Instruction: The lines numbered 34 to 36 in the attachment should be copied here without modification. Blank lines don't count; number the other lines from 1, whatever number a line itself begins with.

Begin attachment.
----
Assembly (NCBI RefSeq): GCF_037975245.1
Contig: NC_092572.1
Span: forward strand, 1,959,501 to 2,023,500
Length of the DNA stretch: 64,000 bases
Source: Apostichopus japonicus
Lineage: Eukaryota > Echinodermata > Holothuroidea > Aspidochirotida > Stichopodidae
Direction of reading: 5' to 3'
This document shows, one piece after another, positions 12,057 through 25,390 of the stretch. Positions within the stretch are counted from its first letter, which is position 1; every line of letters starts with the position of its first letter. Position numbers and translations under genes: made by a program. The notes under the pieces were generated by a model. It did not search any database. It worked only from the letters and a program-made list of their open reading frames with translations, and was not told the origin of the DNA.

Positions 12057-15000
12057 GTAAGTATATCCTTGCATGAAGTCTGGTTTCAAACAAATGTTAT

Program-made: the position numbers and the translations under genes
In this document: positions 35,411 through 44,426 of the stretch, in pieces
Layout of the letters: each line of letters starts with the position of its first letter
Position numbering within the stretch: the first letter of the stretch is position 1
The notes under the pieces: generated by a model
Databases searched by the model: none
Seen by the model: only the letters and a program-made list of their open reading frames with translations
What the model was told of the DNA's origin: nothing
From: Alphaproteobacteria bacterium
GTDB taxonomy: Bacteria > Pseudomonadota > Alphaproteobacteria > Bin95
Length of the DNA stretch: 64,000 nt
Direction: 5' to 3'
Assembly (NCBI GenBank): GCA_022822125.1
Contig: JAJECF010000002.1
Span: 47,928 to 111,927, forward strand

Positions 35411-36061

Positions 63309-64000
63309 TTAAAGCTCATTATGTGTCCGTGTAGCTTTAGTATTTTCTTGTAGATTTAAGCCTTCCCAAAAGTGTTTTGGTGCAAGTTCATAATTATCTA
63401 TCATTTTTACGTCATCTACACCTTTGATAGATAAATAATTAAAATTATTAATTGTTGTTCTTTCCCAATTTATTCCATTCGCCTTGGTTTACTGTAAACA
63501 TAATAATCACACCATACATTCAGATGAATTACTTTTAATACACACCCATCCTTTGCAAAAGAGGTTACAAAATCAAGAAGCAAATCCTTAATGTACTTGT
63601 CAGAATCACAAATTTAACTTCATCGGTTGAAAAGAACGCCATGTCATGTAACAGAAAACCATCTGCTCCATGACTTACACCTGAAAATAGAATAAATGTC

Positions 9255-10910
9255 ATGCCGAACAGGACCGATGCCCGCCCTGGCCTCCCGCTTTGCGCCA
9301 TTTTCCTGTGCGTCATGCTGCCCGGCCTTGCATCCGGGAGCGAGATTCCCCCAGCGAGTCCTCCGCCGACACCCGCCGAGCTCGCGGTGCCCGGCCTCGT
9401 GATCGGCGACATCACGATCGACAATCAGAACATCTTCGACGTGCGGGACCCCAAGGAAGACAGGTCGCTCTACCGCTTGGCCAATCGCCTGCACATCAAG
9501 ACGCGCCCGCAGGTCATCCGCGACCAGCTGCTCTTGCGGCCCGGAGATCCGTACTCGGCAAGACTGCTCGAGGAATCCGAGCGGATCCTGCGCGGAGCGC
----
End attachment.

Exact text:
9301 TTTTCCTGTGCGTCATGCTGCCCGGCCTTGCATCCGGGAGCGAGATTCCCCCAGCGAGTCCTCCGCCGACACCCGCCGAGCTCGCGGTGCCCGGCCTCGT
9401 GATCGGCGACATCACGATCGACAATCAGAACATCTTCGACGTGCGGGACCCCAAGGAAGACAGGTCGCTCTACCGCTTGGCCAATCGCCTGCACATCAAG
9501 ACGCGCCCGCAGGTCATCCGCGACCAGCTGCTCTTGCGGCCCGGAGATCCGTACTCGGCAAGACTGCTCGAGGAATCCGAGCGGATCCTGCGCGGAGCGC